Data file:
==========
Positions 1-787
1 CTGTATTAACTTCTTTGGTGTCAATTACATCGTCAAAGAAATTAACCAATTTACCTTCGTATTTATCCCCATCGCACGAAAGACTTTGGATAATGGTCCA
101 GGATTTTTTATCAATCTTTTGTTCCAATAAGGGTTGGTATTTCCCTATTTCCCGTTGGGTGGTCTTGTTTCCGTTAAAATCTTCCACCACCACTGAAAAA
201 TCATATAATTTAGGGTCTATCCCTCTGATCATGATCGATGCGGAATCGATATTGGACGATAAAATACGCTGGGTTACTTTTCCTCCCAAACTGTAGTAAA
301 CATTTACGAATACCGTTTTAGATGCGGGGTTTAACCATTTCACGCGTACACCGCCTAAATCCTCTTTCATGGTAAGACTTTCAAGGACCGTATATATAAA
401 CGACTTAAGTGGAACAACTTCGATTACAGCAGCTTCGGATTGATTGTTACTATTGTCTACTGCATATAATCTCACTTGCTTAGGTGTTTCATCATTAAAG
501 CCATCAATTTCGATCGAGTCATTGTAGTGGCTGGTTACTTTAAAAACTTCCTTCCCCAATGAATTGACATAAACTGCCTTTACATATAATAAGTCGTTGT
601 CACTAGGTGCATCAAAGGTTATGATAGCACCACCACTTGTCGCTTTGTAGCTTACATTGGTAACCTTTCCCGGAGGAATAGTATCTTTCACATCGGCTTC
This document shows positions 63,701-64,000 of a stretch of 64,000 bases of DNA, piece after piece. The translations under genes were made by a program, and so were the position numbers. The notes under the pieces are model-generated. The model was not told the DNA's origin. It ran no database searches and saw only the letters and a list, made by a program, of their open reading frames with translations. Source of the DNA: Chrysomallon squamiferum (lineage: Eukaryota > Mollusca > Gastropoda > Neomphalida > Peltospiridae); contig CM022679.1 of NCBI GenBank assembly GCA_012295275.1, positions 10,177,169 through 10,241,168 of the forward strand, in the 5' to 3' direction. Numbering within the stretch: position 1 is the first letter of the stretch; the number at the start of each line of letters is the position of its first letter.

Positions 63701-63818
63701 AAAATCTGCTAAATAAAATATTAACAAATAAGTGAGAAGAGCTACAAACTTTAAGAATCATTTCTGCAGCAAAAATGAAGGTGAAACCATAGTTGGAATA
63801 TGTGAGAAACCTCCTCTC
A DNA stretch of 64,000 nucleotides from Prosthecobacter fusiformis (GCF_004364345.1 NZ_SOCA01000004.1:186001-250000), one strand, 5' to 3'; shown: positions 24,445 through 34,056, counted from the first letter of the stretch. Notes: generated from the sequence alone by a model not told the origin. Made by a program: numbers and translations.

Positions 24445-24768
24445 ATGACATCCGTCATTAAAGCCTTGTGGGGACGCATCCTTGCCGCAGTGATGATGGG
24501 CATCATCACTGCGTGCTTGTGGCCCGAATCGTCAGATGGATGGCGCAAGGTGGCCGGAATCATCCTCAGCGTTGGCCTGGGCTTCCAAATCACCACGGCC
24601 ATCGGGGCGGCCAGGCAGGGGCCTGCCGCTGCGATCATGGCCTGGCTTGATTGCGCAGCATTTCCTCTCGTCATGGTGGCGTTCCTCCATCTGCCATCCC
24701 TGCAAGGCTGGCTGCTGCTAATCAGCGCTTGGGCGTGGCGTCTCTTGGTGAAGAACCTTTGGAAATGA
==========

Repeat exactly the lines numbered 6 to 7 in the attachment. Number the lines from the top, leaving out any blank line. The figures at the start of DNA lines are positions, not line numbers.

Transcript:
401 CGACTTAAGTGGAACAACTTCGATTACAGCAGCTTCGGATTGATTGTTACTATTGTCTACTGCATATAATCTCACTTGCTTAGGTGTTTCATCATTAAAG
501 CCATCAATTTCGATCGAGTCATTGTAGTGGCTGGTTACTTTAAAAACTTCCTTCCCCAATGAATTGACATAAACTGCCTTTACATATAATAAGTCGTTGT